Taboo Quotes

Quotes tagged as "taboo" Showing 1-30 of 95
Jess C. Scott
“I felt like an animal, and animals don’t know sin, do they?”
Jess C. Scott, Wicked Lovely

Judith Lewis Herman
“The conflict between the will to deny horrible events and the will to proclaim them aloud is the central dialectic of psychological trauma.”
Judith Lewis Herman, Trauma and Recovery: The Aftermath of Violence - From Domestic Abuse to Political Terror

L.J. Shen
“Because that was the problem with society. It cared too much about who you fell in love with but never about why. The why matters.”
L.J. Shen, Defy

Tove Jansson
“She started thinking about all the euphemisms for death, all the anxious taboos that had always fascinated her. It was too bad you could never have an intelligent discussion on the subject. People were either too young or too old, or else they didn't have time.”
Tove Jansson, The Summer Book

Lewis Black
“That's the funny thing about religion: it doesn't matter what you say, you're going to upset someone. ”
Lewis Black, Me of Little Faith

Jeanette Winterson
“What a strange world it is where you can have as much sex as you like but love is taboo. I'm talking about the real thing, the grand passion, which may not allow affection or convenience or happiness. The truth is that love smashes into your life like an ice floe, and even if your heart is built like the Titanic you go down. That's the size of it, the immensity of it. It's not proper, it's not clean, it's not containable.”
Jeanette Winterson, The Powerbook

Christopher Hitchens
“When people have tried everything and have discovered that nothing works, they will tend to revert to what they know best—which will often be the tribe, the totem, or the taboo.”
Christopher Hitchens

Leah Raeder
“If you think you can stand looking and not touching for eight months, you're welcome to try."
"Try' being the operative word," he said, sighing. "No, I can't. And I don't want to try.”
Leah Raeder, Unteachable

“Actually, nothing hurts like hearing the word slut, unless it is hearing the word rape dropped about carelessly. Again, a word I wouldn't have thought much about, except that when I was in high school a girl gave her senior speech on her best friend's rape. She ended not with an appear for women's rights or self defense, but by begging us to consider our language. We use the word 'rape' so casually, for sports, for a failed test, to spice up jokes. 'The test raped me.' 'His smile went up to justifiable rape.' These references confer casualness upon the word, embedding it into our culture, stripping it of shock value, and ultimately numb us to the reality of rape.”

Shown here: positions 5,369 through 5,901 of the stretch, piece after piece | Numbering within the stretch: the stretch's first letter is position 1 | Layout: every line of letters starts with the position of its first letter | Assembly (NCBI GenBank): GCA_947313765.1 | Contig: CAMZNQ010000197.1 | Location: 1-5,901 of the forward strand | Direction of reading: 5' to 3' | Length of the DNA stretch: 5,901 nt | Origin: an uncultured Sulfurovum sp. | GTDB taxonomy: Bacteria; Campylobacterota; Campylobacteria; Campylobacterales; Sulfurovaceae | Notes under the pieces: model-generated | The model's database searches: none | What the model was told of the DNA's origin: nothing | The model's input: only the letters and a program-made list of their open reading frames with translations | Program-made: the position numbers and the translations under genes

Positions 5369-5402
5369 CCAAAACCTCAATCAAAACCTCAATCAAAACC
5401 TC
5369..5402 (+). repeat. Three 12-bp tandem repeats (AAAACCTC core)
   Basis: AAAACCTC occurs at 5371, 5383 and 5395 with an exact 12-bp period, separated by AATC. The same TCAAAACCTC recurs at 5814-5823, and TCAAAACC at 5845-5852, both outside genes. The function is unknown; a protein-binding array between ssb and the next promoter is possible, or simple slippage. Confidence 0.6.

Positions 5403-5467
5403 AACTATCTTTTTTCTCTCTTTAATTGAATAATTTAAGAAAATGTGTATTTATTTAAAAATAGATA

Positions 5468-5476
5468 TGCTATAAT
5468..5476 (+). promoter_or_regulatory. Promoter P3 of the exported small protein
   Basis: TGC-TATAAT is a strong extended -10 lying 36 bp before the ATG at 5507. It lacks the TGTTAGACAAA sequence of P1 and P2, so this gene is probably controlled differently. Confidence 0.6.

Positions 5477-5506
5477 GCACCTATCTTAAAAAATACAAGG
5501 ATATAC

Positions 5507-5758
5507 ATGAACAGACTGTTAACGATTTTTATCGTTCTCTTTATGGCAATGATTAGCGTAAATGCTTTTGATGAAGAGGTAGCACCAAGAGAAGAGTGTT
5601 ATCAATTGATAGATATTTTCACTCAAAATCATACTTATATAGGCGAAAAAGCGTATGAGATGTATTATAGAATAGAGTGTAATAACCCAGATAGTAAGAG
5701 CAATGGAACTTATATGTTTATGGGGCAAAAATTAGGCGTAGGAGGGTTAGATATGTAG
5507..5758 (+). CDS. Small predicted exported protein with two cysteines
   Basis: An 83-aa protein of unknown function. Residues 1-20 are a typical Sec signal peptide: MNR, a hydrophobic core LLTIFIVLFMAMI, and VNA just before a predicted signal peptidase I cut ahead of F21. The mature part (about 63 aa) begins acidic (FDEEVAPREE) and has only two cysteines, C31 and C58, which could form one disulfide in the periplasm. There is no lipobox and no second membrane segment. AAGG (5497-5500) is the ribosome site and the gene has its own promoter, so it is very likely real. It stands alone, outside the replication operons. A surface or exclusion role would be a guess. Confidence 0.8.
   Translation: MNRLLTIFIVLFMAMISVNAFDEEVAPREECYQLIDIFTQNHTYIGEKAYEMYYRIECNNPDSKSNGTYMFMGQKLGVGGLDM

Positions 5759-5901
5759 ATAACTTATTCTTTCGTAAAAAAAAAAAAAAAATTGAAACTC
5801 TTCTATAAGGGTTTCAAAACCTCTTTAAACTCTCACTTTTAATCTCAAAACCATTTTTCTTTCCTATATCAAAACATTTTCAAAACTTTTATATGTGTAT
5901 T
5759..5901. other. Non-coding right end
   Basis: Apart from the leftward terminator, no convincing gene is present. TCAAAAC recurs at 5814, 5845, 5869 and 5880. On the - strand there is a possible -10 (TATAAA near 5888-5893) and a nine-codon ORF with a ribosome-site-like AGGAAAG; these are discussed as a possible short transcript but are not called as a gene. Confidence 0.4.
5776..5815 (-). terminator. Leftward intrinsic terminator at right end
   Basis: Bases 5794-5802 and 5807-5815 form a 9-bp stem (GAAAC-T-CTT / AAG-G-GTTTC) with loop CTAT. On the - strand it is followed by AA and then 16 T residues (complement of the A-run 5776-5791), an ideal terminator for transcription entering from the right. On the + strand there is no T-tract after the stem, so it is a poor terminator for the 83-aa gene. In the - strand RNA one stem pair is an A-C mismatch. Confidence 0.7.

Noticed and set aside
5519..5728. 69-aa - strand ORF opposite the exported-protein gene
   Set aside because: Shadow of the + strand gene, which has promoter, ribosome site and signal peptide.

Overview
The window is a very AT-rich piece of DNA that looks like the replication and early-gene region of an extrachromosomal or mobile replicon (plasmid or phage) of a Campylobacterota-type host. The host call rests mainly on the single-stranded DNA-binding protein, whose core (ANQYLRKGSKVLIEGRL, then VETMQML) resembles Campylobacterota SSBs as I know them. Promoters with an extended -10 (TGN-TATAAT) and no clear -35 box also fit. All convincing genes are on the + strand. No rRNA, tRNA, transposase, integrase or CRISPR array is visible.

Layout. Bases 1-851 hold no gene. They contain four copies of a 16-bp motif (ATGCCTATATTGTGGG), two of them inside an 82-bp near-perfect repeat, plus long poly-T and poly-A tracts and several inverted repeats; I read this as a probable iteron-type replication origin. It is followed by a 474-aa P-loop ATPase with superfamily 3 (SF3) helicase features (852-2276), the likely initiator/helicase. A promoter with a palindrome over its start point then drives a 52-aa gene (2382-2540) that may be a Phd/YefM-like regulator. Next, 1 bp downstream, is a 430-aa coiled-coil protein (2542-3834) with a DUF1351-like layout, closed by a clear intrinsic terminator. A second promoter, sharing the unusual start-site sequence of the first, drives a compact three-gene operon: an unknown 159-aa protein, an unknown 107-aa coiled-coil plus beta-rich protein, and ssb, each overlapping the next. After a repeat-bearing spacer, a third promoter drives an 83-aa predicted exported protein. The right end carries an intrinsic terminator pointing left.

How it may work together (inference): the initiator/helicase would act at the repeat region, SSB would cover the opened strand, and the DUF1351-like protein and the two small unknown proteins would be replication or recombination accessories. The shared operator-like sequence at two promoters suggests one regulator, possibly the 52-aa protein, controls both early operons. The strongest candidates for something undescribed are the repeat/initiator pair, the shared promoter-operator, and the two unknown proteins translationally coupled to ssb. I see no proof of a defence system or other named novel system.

Christine Stockton, Sluts

Toba Beta
“Fight for change? Thirst for difference?
Start talking what men avoid talking about.”
Toba Beta, Master of Stupidity

“I am not sure if we are numbed to the reality of rape, but here's the sad irony. While the word rape can add an edginess to your language, talking about actual rape is taboo. I didn't know this until one of my friends was raped. Then I knew this, because I didn't want to tell anyone. If she were mugged, I would have told everyone and raged.”
Christine Stockton, Sluts

Mouloud Benzadi
“Accept no
to your
Mouloud Benzadi

Mouloud Benzadi
“Accept no
to your
Mouloud Benzadi

J.G. Ballard
“He methodically basted the dark skin of the Alsatian, which he had stuffed with garlic and herbs.
"One rule in life", he murmured to himself. "If you can smell garlic, everything is all right".”
J.G. Ballard, High-Rise

Leah Raeder
“I touched his hand, carefully. Not too intimate, but not some half-assed there-there pat, either. Would he understand? Usually the thought process for a seventeen-year-old boy went girl touching me>omg>boner.”
Leah Raeder, Unteachable

Sigmund Freud
“In general we are reminded that the word heimlich is not unambiguous, but belongs to two sets of ideas, which, without being contradictory, are yet very different: on the one hand it means what is familiar and agreeable, and on the other, what is concealed and kept out of sight. Unheimlich is customarily used, we are told, as the contrary only of the first signification of heimlich, and not of the second. [...] On the other hand, we notice that Schelling says something which throws quite a new light on the concept of the Unheimlich, for which we were certainly not prepared. According to him, everything is unheimlich that ought to have remained secret and hidden but has come to light.”
Sigmund Freud, The Uncanny

Wataru Watari
“I couldn't speak. It wasn't because I was frightened. I was entranced, frozen in place by a crisp, terrifyingly icy beauty. Her gorgeousness seemed like a taboo, something forbidden to approach or even speak of, never mind touch.”
Wataru Watari, やはり俺の青春ラブコメはまちがっている。4

Maryam Schonbeck
“But did he know that I'd already forgiven him for having rejected me?”
Maryam Schonbeck, My Heresy

S.J. Ransom
“We keep her. She will be our pet. And cum dump. Pregnant.”
“That’s right little rabbit, this is your life now. Our little whore.”
“Heirs. She will give us heirs,”
S.J. Ransom, Psychos in Love

K. Weikel
“And perhaps that is why death was something never spoken about or thought about—why I was so surprised and confused at my new friends willingness to jump from the top of our building—because death makes you selfish.”
K. Weikel, Sameness